Cloud Zoom small image
My Cart

(On Hold) Antique English Regency Period Gold Leaf Convex Mirror England circa 1825 (19 1/2"dia.)

An antique English Regency period gold leaf circular convex mirror frame England circa 1825 enclosing the original convex mirror glass. This type of round mirror became especially popular during the Regency period in England (1810-1830) especially for use in a dining room. The supreme advantage of a convex mirror glass is that it is able to reflect a much larger area of an interior than a flat mirror glass. When a hostess was seated at the head of a table she could, with a quick glance into the convex glass, be sure when all her guests were finished with a particular course of dinner and signal to the servants that it was time to clear the table before continuing with the next round of dining. Because of their expense they were limited to upper class households whose owners had the leisure and money available to entertain at home on a regular basis. The great depth on this frame is essential to its effect when hanging on a wall as this enables the interior of the frame to cut sharply to the centre. Within the interior of the frame there is a concave section that contains nineteen spheres sheathed in the same gold leaf as the frame. These spheres are placed symmetrically around the frame and their globular shape is a nice complement to the round profile. The manner in which the available light in a room bounced around the frame created a pleasing variety of shadows and reflection that is as potent today as it appeared when first crafted. The convex mirror glass is surrounded by an ebonized frame with a reeded profile known as a "slip" because of the way the glass slips within the frame. The contrast between the black colour of the slip and the richness of the gold leaf is quite handsome and the circular shape adds an intriguingly different shape when furnishing a room. These mirrors are remarkably versatile in their ability to be splendid whether the design is contemporary or traditional because of their graphic quality that always makes them a focal point.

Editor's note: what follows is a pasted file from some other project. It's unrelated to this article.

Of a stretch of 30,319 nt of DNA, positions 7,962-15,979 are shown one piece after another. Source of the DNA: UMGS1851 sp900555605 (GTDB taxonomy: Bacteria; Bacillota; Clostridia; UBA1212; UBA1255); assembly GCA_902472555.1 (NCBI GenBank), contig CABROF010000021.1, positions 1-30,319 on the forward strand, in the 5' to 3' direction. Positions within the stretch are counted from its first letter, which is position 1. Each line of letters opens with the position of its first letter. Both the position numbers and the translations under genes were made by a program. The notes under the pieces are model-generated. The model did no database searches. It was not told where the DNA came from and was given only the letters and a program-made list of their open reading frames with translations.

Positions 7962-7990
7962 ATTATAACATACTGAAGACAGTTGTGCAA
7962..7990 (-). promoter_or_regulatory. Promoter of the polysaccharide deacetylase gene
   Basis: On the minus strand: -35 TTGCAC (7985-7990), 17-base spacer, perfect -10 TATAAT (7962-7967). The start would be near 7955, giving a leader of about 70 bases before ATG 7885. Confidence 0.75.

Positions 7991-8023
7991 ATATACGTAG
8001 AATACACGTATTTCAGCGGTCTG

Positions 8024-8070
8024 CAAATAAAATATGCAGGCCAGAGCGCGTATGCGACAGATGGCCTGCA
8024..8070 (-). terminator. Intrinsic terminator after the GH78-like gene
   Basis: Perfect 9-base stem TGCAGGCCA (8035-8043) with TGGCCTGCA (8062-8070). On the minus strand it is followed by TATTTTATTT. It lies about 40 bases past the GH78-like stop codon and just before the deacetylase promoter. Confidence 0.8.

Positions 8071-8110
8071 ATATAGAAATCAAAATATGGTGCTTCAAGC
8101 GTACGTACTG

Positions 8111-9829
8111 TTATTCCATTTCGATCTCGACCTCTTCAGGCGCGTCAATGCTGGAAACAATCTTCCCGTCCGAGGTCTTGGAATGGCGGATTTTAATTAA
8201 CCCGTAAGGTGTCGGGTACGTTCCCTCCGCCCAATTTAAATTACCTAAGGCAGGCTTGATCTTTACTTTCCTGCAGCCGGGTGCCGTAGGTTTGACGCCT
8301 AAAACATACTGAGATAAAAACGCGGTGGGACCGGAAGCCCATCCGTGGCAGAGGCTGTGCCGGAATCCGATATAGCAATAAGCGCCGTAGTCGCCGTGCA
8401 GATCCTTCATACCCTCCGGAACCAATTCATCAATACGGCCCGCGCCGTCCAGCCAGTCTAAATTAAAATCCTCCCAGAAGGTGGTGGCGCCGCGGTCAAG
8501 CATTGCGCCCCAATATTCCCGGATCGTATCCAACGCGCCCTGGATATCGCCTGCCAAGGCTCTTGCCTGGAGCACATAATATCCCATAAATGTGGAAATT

# EEJ159

DIMENSIONS

19.50" w x 3.00" d x 19.50" h

49.53cm w x 7.62cm d x 49.53cm h

An English Regency period gold leaf circular frame circa 1825 enclosing the original convex mirror glass. This type of round mirror became especially popular during the Regency period in England (1810-1830) especially for use in a dining room. The supreme advantage of a convex mirror glass is that it is able to reflect a much larger area of an interior than a flat mirror glass. When a hostess was seated at the head of a table she could, with a quick glance into the convex glass, be sure when all her guests were finished with a particular course of dinner and signal to the servants that it was time to clear the table before continuing with the next round of dining. Because of their expense they were limited to upper class households whose owners had the leisure and money available to entertain at home on a regular basis. The great depth on this frame is essential to its effect when hanging on a wall as this enables the interior of the frame to cut sharply to the centre. Within the interior of the frame there is a concave section that contains nineteen spheres sheathed in the same gold leaf as the frame. These spheres are placed symmetrically around the frame and their globular shape is a nice complement to the round profile. The manner in which the available light in a room bounced around the frame created a pleasing variety of shadows and reflection that is as potent today as it appeared when first crafted. The convex mirror glass is surrounded by an ebonized frame with a reeded profile known as a "slip" because of the way the glass slips within the frame. The contrast between the black colour of the slip and the richness of the gold leaf is quite handsome and the circular shape adds an intriguingly different shape when furnishing a room. These mirrors are remarkably versatile in their ability to be splendid whether the design is contemporary or traditional because of their graphic quality that always makes them a focal point.